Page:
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NMSU Student Gardens celebrate becoming certified organic with event Oct. 29

After three years of intensive work, research and education New Mexico State University?s student plots have been certified organic by the New Mexico Department of Agriculture and is recognized by the U.S. Department of Agriculture.



The student Gardens at NMSU are now certified organic. The community is invited to an event that will take place from 10 a.m. to noon on Oct. 29 at the NMSU Student Research and Education Gardens just south of the University Alumni and Visitor Center located at 775 College Drive. (Courtesy Image)

?Personally, I am very excited to be involved in this organic certification effort,? said Mark Uchanski, associate professor of horticulture in the Department of Plant and Environmental Sciences. ?Many individuals worked very hard to make this happen, and I couldn?t be more thankful and proud of their contributions. To my knowledge, this is the first property on Las Cruces campus to be certified organic, and that presents new opportunities to our students.?

The event will take place from 10 a.m. to noon on Oct. 29 at the NMSU Student Research and Education Gardens just south of the University Alumni and Visitor Center located at 775 College Drive.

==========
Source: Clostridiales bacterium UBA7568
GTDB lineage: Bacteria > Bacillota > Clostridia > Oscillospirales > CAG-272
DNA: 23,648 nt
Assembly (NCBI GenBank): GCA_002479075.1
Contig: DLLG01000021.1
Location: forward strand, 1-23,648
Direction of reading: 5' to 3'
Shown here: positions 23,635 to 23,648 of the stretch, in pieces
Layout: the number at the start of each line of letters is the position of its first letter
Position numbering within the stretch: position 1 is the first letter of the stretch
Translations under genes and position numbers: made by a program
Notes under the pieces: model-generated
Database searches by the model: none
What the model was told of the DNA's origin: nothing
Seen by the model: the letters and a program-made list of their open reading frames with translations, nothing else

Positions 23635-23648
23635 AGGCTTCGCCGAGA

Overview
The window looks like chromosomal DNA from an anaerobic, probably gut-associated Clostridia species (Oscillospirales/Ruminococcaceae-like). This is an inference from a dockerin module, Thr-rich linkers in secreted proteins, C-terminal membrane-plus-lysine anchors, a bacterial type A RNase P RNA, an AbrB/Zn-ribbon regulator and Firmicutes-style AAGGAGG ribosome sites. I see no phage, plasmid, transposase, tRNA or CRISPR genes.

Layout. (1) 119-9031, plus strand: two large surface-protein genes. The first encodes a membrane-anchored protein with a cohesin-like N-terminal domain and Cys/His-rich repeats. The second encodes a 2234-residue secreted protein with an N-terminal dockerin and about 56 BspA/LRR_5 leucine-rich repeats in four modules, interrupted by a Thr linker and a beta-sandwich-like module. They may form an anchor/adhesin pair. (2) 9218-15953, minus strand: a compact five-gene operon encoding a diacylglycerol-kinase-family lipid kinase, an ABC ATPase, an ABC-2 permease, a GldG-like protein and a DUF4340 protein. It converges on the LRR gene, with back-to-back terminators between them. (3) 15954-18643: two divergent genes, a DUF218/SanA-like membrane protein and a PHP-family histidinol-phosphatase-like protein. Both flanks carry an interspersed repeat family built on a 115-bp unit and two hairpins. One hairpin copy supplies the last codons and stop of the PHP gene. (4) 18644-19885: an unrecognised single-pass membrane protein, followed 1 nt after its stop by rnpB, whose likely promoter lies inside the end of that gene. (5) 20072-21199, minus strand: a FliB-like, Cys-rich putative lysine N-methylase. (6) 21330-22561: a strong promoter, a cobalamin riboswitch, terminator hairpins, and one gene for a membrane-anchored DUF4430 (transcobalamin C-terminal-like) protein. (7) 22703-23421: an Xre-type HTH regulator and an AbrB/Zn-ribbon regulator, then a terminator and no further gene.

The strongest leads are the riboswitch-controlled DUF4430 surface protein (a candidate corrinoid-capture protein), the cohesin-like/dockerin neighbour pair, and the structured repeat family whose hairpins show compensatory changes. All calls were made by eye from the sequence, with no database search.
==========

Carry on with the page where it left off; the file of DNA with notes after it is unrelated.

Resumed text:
There will also be organic produce and student-made gelato available for purchase in the Crimson Creations student-run retail store from 11 a.m. to 4 p.m.

Students in the College of Agricultural, Consumer and Environmental Sciences learn how to grow, sell, use and market organic produce at the Student Gardens located behind Gerald Thomas Hall.

The Student Gardens began planting in 2012 with the purpose of giving agriculture students real-life working experience.

?We are hoping to share some of the research and educational strides we are making on campus, especially in the area of organic agriculture,? Uchanski added. ?We would like to welcome the public, farmers, ranchers, students, faculty and staff to share information about organic farming practices and the certification process.?

Uchanski and other NMSU experts will talk about what it took to get certified, what it means, and how to get involved.

?We are excited to share information about a recently awarded USDA Organic Transitions grant to assist growers in Southern New Mexico,? he said.

The Organic Transition process took three years to complete during which organic transition research was conducted, produce was grown and harvested in student plots, experts and students experimented with new crops such as guar and worked with organic corn adapted to the Southwest.

?We plan to celebrate our organic certification and share information about a new USDA funded grant to help support farmers and ranchers in Southern New Mexico in their transition to organic,? he said.